May 10, 2019
Making Dystopia with Professor James Stevens Curl
2121 Massachusetts Avenue, NW
Washington, DC 20008
6:00 PM – 8:00 PM
ICAA Member: $15 | Non Members: $25
The National Civic Art Society and ICAA-Mid-Atlantic cordially invite you to a lecture by distinguished architectural historian James Stevens Curl on Friday May 10 in Washington, D.C. Curl will speak about his new book Making Dystopia: The Strange Rise and Survival of Architectural Barbarism.
Curl will tell the story of the advent of architectural modernism in the aftermath of World War I, its protagonists, and its astonishing global acceptance after 1945. He will explain how the triumph of architectural Modernism in the second half of the 20th century led to massive destruction, the creation of alien urban landscapes, and a huge waste of resources. The coming of Modernism, however, was not inevitable.
According to Theodore Dalrymple’s review of Making Dystopia, “Professor Curl has written an essential, uncompromising, learned … critique of one of the worst and most significant legacies of the 20th century. … It is a loud and salutary clarion call to resist further architectural fascism.”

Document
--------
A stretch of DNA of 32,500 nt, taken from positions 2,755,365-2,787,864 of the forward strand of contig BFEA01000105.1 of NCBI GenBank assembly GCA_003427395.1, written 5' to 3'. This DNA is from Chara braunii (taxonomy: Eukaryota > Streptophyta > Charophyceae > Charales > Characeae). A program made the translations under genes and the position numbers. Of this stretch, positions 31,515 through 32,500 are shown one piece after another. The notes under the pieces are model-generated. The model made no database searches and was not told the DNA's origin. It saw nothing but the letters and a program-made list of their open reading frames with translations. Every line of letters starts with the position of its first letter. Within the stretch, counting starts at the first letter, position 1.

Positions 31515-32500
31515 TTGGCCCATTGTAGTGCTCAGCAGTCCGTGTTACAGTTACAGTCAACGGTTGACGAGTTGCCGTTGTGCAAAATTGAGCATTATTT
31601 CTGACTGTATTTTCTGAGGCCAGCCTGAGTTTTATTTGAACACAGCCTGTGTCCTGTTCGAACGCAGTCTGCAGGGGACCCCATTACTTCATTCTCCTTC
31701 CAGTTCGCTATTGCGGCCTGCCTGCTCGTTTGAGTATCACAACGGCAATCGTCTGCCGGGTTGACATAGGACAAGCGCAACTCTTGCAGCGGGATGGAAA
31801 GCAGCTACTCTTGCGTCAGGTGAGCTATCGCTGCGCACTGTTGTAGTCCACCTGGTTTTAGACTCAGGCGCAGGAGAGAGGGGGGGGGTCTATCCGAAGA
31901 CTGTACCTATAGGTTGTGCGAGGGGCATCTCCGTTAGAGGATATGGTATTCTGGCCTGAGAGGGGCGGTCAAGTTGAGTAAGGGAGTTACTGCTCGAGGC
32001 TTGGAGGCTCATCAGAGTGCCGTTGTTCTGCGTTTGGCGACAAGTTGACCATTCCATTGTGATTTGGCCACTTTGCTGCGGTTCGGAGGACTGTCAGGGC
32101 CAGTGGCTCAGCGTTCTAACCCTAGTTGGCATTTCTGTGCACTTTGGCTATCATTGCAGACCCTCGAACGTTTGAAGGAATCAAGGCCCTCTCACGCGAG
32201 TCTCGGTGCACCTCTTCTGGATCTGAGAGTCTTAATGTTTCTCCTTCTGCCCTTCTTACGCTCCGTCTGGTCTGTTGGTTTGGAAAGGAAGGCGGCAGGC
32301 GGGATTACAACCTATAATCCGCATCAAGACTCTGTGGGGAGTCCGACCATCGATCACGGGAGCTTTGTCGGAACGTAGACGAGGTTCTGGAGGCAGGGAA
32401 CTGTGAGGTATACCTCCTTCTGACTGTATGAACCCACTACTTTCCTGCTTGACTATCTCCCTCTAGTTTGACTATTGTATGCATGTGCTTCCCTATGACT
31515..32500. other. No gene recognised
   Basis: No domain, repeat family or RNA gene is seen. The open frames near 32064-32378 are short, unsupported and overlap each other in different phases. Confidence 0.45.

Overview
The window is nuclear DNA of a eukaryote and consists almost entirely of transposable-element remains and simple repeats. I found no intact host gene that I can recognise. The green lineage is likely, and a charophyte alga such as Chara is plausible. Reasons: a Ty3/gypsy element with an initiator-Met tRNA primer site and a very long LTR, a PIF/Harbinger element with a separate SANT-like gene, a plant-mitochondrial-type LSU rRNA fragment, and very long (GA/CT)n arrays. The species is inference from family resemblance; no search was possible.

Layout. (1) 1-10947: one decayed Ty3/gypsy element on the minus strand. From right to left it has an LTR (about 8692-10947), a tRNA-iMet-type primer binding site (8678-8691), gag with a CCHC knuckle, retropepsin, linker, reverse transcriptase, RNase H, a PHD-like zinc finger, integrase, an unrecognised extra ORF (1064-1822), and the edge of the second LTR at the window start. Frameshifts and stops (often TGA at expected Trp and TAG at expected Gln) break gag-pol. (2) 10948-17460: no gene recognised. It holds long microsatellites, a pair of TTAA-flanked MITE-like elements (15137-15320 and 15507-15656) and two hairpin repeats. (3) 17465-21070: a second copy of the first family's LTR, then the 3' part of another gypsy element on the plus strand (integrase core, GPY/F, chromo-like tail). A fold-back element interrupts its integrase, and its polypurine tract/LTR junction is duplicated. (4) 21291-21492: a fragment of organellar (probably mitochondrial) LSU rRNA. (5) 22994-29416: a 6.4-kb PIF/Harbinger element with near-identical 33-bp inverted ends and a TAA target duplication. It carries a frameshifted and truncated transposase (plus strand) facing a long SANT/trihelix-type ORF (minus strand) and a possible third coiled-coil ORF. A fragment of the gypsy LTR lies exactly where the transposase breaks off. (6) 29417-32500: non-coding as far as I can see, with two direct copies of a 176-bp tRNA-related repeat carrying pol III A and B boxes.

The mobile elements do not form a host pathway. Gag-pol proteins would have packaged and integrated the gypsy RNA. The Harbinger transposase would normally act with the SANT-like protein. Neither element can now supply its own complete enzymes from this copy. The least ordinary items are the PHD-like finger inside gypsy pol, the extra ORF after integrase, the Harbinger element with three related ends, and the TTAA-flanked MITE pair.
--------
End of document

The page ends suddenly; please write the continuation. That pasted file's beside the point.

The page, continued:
AIA CE credits are available for this lecture.
6:00 PM – Reception
7:00 PM – Lecture
Photo courtesy of Lara Platman
About the Speaker: Professor James Stevens Curl has been Visiting Fellow at Peterhouse, Cambridge, and is a Member of the Royal Irish Academy, a Fellow of the Society of Antiquaries of London, and a Fellow of the Royal Incorporation of Architects in Scotland. In 2014, De Montfort University awarded him an Honorary Doctorate of Arts in recognition of his “distinctive contribution… to the intellectual and cultural life of the nation and region.” His many publications include studies of Classical, Georgian, and Victorian architecture, and the most recent edition of his Oxford Dictionary of Architecture was published by Oxford University Press in 2015. In 2017 he was awarded the British Academy President’s Medal for “outstanding service to the cause of the humanities and social sciences” in his wider study of the History of Architecture in Britain and Ireland.